Correcting the faults in Corrections

So whose neck next goes on the block?

If you’re a betting person, the head of the Corrections Department wouldn’t be a wild wager.

Corrections Minister Judith Collins has asked the State Services Commissioner to establish who is accountable for serious failings identified by the Auditor-General’s report into the management of offenders on parole.

As she said in a media release

The damning report looked at case files of 100 offenders on parole between May 2007 and May 2008. Of the 100 case files examined, the audit found that in most of them Corrections did not follow one or more of its own sentence management requirements.

The audit led to 20 recommendations, most of which urge Corrections to follow its own procedures.

Collins expressed deep disappointment and concern at the findings of the Auditor-General into how the Department of Corrections managed offenders on parole.

“It identifies serious failings which have put the safety of the public at risk.”

Hence she has asked the State Services Commissioner to work with Corrections Chief Executive Barry Matthews to establish who is accountable for the deficiencies identified in the report and what should be done to restore public confidence.

Collins has asked the commissioner to report back within 10 working days.

She does acknowledge there are staffing and resourcing issues.

The report notes that Corrections has 10 percent fewer probation officers than it needs to manage offenders in keeping with parole requirements due to increasing numbers of offenders on community based sentences.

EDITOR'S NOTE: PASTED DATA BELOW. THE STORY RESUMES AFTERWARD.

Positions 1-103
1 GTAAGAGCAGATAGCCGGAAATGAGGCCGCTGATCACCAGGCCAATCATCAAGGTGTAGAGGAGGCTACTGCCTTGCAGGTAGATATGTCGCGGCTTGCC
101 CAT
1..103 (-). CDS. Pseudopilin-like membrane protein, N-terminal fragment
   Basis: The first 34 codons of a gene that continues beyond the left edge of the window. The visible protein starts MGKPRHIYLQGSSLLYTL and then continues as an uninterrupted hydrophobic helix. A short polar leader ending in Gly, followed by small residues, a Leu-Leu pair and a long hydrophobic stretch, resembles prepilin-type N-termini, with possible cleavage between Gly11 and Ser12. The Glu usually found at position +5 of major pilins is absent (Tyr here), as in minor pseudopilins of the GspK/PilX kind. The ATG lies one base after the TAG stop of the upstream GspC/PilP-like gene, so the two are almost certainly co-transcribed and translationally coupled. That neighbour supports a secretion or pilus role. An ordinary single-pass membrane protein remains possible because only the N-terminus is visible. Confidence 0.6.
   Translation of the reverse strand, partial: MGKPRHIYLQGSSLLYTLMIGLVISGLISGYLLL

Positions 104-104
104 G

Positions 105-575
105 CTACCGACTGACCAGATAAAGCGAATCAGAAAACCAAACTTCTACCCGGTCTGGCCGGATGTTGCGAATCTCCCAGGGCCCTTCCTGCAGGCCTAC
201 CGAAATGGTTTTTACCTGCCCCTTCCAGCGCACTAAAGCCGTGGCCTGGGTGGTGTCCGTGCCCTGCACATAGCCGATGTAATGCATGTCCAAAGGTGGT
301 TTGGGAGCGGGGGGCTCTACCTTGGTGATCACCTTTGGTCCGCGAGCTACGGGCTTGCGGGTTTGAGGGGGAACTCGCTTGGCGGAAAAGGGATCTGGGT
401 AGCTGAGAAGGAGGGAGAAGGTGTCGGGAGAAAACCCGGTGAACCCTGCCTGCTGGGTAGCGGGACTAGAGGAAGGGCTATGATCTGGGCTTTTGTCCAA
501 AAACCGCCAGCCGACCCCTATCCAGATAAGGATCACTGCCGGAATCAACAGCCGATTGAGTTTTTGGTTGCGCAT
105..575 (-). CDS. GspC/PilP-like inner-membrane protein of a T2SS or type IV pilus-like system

I will be supporting funding to recruit and train more staff, although – as the report points out – this isn’t the whole answer.

But the report gives her a handy platform from which to to take a ping at the previous government “for increasing the number and complexity of community based sentences without thorough consideration to support, resourcing or training of probation staff.”

The document “is a report card of the failure of their law and order policies.”

Questioned on Checkpoint, she emphasised that she won’t be doing any sacking. She can’t fire anyone because she is not the employer.

That’s the State Services Commission’s responsibility.

If it needs a weapon for lopping heads, Alf suggests, it could do worse than borrow Collins’ tongue.

It is very sharp.

One Response to Correcting the faults in Corrections

  1. […] starved of rain. And Alf is confident MAF will make a much better fist of its monitoring than the Corrections Department has been doing with managing dangerous offenders on […]

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